Prediction of genetic merit for live weight and body condition score in dairy cows using routinely available linear type and carcass data
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CitationD.P. Berry, R.D. Evans, M.M. Kelleher, Prediction of genetic merit for live weight and body condition score in dairy cows using routinely available linear type and carcass data, Journal of Dairy Science, Volume 104, Issue 6, 2021, Pages 6885-6896, ISSN 0022-0302, https://doi.org/10.3168/jds.2021-20154.
AbstractAccurate estimates of genetic merit for both live weight and body condition score (BCS) could be useful additions to both national- and herd-breeding programs. Although recording live weight and BCS is not technologically arduous, data available for use in routine genetic evaluations are generally lacking. The objective of the present study was to explore the usefulness of routinely recorded data, namely linear type traits (which also included BCS but only assessed visually) and carcass traits in the pursuit of genetic evaluations for both live weight and BCS in dairy cows. The data consisted of on-farm records of live weight and BCS (assessed using both visual and tactile cues) from 33,242 dairy cows in 201 commercial Irish herds. These data were complemented with information on 6 body-related linear type traits (i.e., stature, angularity, chest width, body depth, BCS, and rump width) and 3 cull cow carcass measures (i.e., carcass weight, conformation, and fat cover) on a selection of these animals plus close relatives. (Co)variance components were estimated using animal linear mixed models. The genetic correlation between the type traits stature, angularity, body depth, chest width, rump width, and visually-assessed BCS with live weight was 0.68, −0.28, 0.43, 0.64, 0.61, and 0.44, respectively. The genetic correlation between angularity and BCS measured on farm (based on both visual and tactile appraisal) was −0.79; the genetic and phenotypic correlation between BCS assessed visually as part of the linear assessment with BCS assessed by producers using both tactile and visual cues was 0.90 and 0.27, respectively. The genetic (phenotypic) correlation between cull cow carcass weight and live weight was 0.81 (0.21), and the genetic (phenotypic) correlation between cull cow carcass fat cover and BCS assessed on live cows was 0.44 (0.12). Estimated breeding values (EBV) for live weight and BCS in a validation population of cows were generated using a multitrait evaluation with observations for just the type traits, just the carcass traits, and both the type traits and carcass traits; the EBV were compared with the respective live weight and BCS phenotypic observations. The regression of phenotypic live weight on its EBV from the multitrait evaluations was 1.00 (i.e., the expectation) when the EBV was generated using just linear type trait data, but less than 1 (0.83) when using just carcass data. However, the regression changed across parities and stages of lactation. The partial correlation (after adjusting for contemporary group, parity by stage of lactation, heterosis, and recombination loss) between phenotypic live weight and EBV for live weight estimated using the 3 different scenarios (i.e., type only, carcass only, type plus carcass) ranged from 0.38 to 0.43. Although the prediction of phenotypic BCS from its respective EBV was relatively good when using just the linear type trait data (regression coefficient of 0.83 with a partial correlation of 0.22), the predictive ability of BCS EBV based on just carcass data was poor and should not be used. Overall, linear type trait data are a useful source of information to predict live weight and BCS with minimal additional predictive value from also including carcass data. Nonetheless, in the absence of linear type trait data, information on carcass traits can be useful in predicting genetic merit for mature cow live weight. Prediction of cow BCS from cow carcass data is not recommended.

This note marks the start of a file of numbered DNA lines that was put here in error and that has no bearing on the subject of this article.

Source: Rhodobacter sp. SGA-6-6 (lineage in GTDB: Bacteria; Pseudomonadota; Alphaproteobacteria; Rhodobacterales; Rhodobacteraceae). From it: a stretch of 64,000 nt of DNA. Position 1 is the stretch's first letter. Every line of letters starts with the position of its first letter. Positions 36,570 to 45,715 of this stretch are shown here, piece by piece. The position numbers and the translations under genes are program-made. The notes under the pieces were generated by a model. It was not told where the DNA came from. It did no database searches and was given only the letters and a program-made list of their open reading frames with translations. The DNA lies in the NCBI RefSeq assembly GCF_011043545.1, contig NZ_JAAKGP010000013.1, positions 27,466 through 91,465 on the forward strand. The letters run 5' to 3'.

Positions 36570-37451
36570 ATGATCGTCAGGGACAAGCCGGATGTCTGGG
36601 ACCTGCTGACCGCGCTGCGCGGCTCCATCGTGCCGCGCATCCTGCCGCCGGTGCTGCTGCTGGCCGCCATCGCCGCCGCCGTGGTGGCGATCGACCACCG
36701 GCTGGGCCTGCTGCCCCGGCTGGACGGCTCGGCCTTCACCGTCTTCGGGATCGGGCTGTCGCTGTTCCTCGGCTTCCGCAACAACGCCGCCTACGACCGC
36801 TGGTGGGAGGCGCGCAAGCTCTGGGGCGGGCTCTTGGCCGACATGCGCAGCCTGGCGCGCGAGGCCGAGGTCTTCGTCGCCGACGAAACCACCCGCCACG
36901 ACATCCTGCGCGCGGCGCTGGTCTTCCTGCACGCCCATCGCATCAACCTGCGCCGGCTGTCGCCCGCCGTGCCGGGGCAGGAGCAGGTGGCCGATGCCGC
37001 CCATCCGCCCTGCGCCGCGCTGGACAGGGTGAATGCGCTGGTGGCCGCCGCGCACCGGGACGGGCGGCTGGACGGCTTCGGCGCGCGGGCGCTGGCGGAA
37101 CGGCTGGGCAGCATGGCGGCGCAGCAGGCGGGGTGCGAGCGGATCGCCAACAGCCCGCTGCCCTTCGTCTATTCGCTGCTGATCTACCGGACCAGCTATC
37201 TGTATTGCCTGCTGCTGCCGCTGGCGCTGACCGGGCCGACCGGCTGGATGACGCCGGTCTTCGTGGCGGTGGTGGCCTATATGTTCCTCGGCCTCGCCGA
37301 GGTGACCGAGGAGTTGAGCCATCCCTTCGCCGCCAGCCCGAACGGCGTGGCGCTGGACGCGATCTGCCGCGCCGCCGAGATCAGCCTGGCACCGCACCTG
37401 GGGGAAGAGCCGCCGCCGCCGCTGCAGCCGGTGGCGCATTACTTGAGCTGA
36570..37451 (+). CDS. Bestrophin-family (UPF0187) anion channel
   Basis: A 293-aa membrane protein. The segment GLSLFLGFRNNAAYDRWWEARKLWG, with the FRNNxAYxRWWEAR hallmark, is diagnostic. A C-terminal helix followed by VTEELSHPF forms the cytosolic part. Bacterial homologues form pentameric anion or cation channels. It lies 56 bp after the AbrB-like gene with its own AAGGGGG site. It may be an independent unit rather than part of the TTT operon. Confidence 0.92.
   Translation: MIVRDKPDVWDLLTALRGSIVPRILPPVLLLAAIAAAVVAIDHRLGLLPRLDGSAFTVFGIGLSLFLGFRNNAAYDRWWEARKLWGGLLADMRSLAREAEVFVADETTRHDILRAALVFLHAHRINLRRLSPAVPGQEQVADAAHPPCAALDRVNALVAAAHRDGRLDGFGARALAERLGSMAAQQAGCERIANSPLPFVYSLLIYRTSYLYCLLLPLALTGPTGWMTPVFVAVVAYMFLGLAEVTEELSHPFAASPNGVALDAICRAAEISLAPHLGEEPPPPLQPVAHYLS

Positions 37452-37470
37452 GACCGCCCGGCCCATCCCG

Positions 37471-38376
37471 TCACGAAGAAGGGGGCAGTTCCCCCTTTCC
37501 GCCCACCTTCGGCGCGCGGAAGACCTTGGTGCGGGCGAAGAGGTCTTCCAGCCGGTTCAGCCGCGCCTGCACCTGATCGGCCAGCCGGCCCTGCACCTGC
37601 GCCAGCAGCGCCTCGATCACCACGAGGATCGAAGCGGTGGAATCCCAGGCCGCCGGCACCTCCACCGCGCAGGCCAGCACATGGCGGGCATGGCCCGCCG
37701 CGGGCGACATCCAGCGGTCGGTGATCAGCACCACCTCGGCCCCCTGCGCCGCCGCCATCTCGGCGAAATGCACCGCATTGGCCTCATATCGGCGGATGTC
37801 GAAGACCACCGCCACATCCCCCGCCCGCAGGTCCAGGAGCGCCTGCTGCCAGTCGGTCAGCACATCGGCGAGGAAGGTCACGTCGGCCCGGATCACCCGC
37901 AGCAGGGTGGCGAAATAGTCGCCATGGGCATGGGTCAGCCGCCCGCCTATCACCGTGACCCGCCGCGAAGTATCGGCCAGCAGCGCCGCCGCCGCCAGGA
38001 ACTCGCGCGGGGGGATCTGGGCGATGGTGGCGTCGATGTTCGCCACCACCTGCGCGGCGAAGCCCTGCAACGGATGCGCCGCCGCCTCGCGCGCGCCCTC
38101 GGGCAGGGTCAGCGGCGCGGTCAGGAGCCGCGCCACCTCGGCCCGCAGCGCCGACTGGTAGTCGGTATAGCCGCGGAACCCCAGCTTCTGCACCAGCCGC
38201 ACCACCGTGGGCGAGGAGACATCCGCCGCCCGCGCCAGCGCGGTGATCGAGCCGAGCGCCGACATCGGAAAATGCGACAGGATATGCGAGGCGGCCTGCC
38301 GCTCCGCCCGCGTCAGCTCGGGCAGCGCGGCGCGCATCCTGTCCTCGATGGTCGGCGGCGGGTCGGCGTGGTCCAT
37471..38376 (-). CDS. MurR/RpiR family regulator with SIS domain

FunderDepartment of Agriculture, Food and the Marine Ireland; Science Foundation Ireland
Grant Number17/S/235; 16/RC/3835 (VistaMilk)
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Except where otherwise noted, this item's license is described as © 2021 American Dairy Science Association®.